Just 18% of people with hepatitis/HIV co-infection and cirrhosis are screened for liver cancer as often as recommended

There is a “strikingly low adherence” to clinical guidelines for ultrasound screening for hepatocellular carcinoma in western Europe, researchers report in the Journal of Viral Hepatitis.

Over years or decades, chronic hepatitis B or C can cause serious liver disease including both cirrhosis and liver cancer (hepatocellular carcinoma, HCC). The risk of HCC is elevated in people with cirrhosis and also in people with hepatitis/HIV co-infection.

HCC treatment is more likely to be successful if the cancer is diagnosed promptly. Clinical guidelines from the European Association for the Study of the Liver (EASL), American Association for the Study of Liver Diseases (AASLD) and European AIDS Clinical Society (EACS) therefore all recommend that adults with cirrhosis should be screened with ultrasound scans for HCC every six months.



Severe fibrosis, or scarring of organs. The structure of the organs is altered, and their function diminished. The term cirrhosis is often used in relation to the liver. 


A doctor, nurse or other healthcare professional who is active in looking after patients.


A type of cancer that starts in the cells of the skin or the tissues that cover and line the body cavities and organs. At least 80% of all cancers are carcinomas.


An alternative term for ‘adherence’.


The study of the causes of a disease, its distribution within a population, and measures for control and prevention. Epidemiology focuses on groups rather than individuals.

Although the screening interval is the same, regardless of co-infection, previous US studies have shown low adherence to the guideline, with between 13 and 51% of people with hepatitis monoinfection screened every six months. 

Dr Sophie Willemse and colleagues pooled data from the Collaboration of Observational HIV Epidemiological Research in Europe (COHERE). Their aim was to assess compliance with HCC screening guidelines in a large European cohort of HIV-positive people with hepatitis B or C co-infection and cirrhosis.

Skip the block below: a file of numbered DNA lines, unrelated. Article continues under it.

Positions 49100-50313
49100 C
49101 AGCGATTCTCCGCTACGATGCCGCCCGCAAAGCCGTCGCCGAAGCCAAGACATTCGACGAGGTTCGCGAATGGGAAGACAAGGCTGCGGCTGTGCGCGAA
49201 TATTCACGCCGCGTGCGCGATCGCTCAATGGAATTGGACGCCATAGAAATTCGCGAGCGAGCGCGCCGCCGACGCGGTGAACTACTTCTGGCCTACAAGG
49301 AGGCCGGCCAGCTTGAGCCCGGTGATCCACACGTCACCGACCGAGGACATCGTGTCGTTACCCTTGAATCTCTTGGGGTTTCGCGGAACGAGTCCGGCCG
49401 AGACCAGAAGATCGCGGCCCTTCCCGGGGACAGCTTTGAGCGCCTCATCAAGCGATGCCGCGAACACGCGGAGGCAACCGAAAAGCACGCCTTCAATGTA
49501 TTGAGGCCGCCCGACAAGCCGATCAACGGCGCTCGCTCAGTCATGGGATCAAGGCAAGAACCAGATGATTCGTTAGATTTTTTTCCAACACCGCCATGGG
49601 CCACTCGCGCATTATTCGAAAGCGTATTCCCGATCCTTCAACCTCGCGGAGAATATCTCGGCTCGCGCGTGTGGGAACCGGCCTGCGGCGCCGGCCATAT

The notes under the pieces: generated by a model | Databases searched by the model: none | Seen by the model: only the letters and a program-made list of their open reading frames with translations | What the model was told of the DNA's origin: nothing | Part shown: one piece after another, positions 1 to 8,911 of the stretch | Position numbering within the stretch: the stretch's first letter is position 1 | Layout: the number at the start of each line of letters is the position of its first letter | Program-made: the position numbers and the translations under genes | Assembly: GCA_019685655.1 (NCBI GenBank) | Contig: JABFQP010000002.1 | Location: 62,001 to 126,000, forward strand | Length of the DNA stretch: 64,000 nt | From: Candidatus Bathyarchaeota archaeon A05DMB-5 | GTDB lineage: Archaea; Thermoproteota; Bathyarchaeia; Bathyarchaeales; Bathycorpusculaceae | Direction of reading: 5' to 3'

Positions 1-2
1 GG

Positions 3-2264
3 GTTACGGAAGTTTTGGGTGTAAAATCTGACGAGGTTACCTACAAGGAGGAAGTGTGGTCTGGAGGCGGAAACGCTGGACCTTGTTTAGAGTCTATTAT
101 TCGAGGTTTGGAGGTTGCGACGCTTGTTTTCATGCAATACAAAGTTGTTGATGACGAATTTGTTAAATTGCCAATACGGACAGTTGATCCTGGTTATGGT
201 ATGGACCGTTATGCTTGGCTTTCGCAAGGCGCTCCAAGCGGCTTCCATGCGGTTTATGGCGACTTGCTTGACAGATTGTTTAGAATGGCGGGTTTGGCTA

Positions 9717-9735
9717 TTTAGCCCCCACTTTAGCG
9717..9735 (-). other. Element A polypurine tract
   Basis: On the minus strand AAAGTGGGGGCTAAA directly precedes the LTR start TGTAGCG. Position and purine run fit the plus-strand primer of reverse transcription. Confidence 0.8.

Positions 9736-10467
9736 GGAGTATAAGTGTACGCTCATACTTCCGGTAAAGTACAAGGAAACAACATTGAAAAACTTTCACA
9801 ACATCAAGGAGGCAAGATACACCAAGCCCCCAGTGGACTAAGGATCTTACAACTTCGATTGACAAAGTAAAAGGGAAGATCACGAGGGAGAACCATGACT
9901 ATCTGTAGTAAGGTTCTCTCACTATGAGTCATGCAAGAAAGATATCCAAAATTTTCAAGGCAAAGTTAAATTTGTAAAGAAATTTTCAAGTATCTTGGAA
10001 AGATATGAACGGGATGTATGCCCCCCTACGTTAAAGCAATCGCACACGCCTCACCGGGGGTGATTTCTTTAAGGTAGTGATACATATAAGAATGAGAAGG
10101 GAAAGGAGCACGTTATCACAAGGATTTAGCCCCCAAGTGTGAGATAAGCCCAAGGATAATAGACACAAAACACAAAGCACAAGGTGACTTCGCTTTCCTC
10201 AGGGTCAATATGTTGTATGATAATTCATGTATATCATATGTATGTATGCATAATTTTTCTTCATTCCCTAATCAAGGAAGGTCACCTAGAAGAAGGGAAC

A total of 646 people were included in the analysis, with data collected between 2005 and 2015. Only the four participating cohorts which routinely record document ultrasound results were included, reflecting practice in the Netherlands, France, Austria and Italy.

Participants had co-infection with hepatitis B (13%), hepatitis C (80%) or both (7%). They had been diagnosed with cirrhosis for a median of five years and 93% were taking antiretroviral therapy. Probable HIV transmission routes were injecting drug use (57%), sex between men (20%) and sex between men and women (12%).

The proportion of participants screened within the previous six months varied between 5.4% in 2005, 18.4% in 2008 and 14.2% in 2014.

Figures for screening within the previous 12 months were not much better: 7%, 26% and 30% respectively.

There was better adherence to guidelines for people with more frequent clinic visits. Those diagnosed with cirrhosis for a longer period of time had somewhat better screening, possibly reflecting a more stable situation where both patient and clinician are aware of the importance of regular follow-up.

The authors say multiple factors may contribute, including limited clinician awareness of guidelines and the absence of systems to schedule and follow up screening visits. “This finding warrants urgent action to ensure better implementation of HCC screening guidelines,” they say.


Willemse S et al. Low compliance with hepatocellular carcinoma screening guidelines in hepatitis B/C virus co-infected HIV-patients with cirrhosis. Journal of Viral Hepatitis, online ahead of print, 28 May 2019. (Full text freely available).